Janna Kipness

How I work


I am versed in many therapeutic healing theories and techniques from which I draw. Some of these include: psychodynamics, sand tray, cognitive behavioral therapy, Emotional Field Therapy tapping and attachment theory. Much of what I practice and value comes from:

Dialectical Behavior Therapy and Mindfulness

Dialectical Behavior Therapy or DBT teaches us basic emotional skills we should have learned as children but were never taught; such as how to be with our feelings, how to handle distressing feelings and simply how to know what we are feeling. Using Mindfulness concepts and practices, we learn how to remain in the present moment, aware of thoughts, but not attaching to them, aware of our emotions, but not acting on them. We cannot change what we do not see. Mindful awareness allows us to catch our experiences and behaviors, then make healthy choices about what we want to do. In his book, The Mindful Brain, Daniel Siegel MD says that “Studies have shown that specific applications of mindful awareness improve the capacity to regulate emotion, to combat emotional dysfunction, to improve patterns of thinking, and to reduce negative mindsets.” These benefits are the same goals of DBT skills and are exactly why I teach them to clients. DBT’s Emotion Regulation and Distress Tolerance skills can also replace harmful or addictive behaviors and obsessive negative thinking. I am certified in DBT by Behavioral Tech, Marsha Linehan’s organization, and have been teaching DBT skills individually and in groups since 2003.


Brainspotting is a technique that evolved out of EMDR which facilitates the release of trauma from the nervous system. Any time we cannot fight or flee, have to freeze and endure, the nervous system stores the unreleased energy in a trauma reservoir. Using the language of the nervous system, our bodies’ felt sense, brainspotting allows for the release of stored trauma.  We are all naturally equipped to discharge trauma energy with the right support. Brainspotting activates this natural, inherent resource to discharge trauma from both the brain and body. It provides an avenue for deep emotional processing without need of talking or remembering.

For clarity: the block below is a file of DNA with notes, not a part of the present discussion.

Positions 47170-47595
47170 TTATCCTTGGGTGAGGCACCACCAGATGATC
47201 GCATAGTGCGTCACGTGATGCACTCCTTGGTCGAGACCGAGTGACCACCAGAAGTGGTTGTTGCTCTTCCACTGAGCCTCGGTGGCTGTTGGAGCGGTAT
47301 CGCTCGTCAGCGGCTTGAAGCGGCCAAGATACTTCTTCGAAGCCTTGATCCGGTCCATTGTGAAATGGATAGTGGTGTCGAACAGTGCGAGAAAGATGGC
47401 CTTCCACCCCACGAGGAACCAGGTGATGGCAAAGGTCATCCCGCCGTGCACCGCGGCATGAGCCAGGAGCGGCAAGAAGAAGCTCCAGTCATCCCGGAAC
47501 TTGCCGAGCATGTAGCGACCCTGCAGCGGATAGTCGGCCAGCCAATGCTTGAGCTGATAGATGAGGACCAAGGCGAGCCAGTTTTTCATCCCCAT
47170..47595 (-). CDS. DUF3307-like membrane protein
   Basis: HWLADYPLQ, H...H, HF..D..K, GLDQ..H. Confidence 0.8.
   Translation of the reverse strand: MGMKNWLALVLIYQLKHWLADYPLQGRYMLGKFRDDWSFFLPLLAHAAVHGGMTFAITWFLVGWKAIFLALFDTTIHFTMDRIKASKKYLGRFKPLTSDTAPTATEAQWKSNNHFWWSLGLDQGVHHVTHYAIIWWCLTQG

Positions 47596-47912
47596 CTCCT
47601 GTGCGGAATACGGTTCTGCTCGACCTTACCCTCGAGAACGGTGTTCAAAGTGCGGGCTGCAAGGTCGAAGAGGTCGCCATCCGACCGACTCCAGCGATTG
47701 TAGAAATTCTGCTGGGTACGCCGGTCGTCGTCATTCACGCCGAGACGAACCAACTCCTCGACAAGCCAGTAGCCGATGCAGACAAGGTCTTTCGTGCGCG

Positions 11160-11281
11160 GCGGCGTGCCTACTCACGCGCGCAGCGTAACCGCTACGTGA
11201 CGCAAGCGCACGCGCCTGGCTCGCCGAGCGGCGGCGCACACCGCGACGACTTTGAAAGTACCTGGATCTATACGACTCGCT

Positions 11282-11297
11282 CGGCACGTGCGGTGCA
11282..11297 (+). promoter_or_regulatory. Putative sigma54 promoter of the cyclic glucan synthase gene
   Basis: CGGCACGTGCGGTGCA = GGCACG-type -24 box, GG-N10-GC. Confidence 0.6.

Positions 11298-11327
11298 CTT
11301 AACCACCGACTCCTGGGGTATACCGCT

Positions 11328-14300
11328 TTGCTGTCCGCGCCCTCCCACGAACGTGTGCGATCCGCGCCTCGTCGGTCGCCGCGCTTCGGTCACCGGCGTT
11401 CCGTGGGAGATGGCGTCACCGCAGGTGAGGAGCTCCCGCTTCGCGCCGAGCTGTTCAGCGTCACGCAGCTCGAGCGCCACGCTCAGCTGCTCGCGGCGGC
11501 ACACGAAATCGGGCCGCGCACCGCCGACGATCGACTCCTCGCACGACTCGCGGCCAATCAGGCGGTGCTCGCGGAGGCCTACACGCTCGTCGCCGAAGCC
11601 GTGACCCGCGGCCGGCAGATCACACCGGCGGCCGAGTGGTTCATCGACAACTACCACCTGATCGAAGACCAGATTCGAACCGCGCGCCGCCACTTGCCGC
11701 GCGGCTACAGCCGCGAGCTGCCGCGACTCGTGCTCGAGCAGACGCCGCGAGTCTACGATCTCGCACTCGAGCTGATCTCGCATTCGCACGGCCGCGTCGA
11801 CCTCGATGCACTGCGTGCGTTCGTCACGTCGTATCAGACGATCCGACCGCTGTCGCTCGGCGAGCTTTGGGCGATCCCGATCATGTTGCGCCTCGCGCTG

In addition to holding trauma, we also store energy from our negative beliefs, such as, “No one will ever love me.” Working with the body’s felt sense of that belief releases the belief cognitively (in our thoughts) and viscerally (in the body). Once the nervous system releases, we feel increases in creativity, adaptability and flexibility and in neutrality rather than distress. Brainspotting is particularly useful for relief from Post Traumatic Stress Disorder (PTSD), phobias, anxiety and panic, and in creating internal resources for feeling more peaceful, balanced and stable. I am trained through the highest level offered by Robert Weisz, PhD.  For more info on Brainspotting click here. The new evolution of Brainspotting developed by Dr. Weisz is to work with the felt sense and release without actually needing to find an external brain spot. I am also trained in this technique.

 Interpersonal Neurobiology

Interpersonal Neurobiology is the thrilling new science of what happens in the brain as we experience relationships. “Interpersonal Neurobiology (IPNB), a term coined by Dr. Dan Siegel, studies the way the brain grows and is influenced by personal relationships. Recent studies have discovered that brain growth occurs throughout the lifespan. IPNB explores the potential for healing trauma by using positive and secure influences on the brain. Conditions once thought to be permanent now have the bright potential for healing and growth. IPNB has broad applications that are useful for parenting, mental health, addictions, education, health care, business professionals, and more.” (Portland State University IPNB website).  I have trained with Bonnie Badenoch, who studied under Dr. Siegel and teaches at INPB Portland State University. I highly recommend Dr. Daniel Siegel’s  books.  In both Brainspotting and in psychotherapy, the attunement of the therapist to the client is an essential part of the healing process because of how the brain experiences a new, positive relationship or simply responds to the therapist’s attunement in the moment. When clients understand how the brain responds and where behavior originates, it can liberate them from shame and self blame and help to organize experiences that may have been pre-verbal (implicit) and overwhelming.

Treating Love, Relationship and Sex Addictions

For two of my four years at Life Healing Center I ran the sexual integrity group and attended training for certification for sex addiction (CSAT). The CSAT training was developed by Patrick Carnes, who created a program to help sex addicts and their families. While facilitating healing with clients who suffer from a variety of addictions, I discovered that I am more interested in treating the underlying trauma behind addictions than continuing with the CSAT model. However, for addicts, changing behavior is a critical part of healing (see DBT). Love and relationship addiction, or obsession, is as endemic to our society as materialism. We seek to fill the unmet needs of childhood or get the love we did not get from parents, through romantic relationships. By working on family of origin relationships and trauma and by building a stronger relationship to the self, we are able to meet our own needs and choose relationships more wisely. I am particularly interested in supporting the partners and spouses of sex addicts to heal from shock, betrayal and trauma, and in working with couples to rebuild trust and create truly healthy relationship, perhaps for the first time.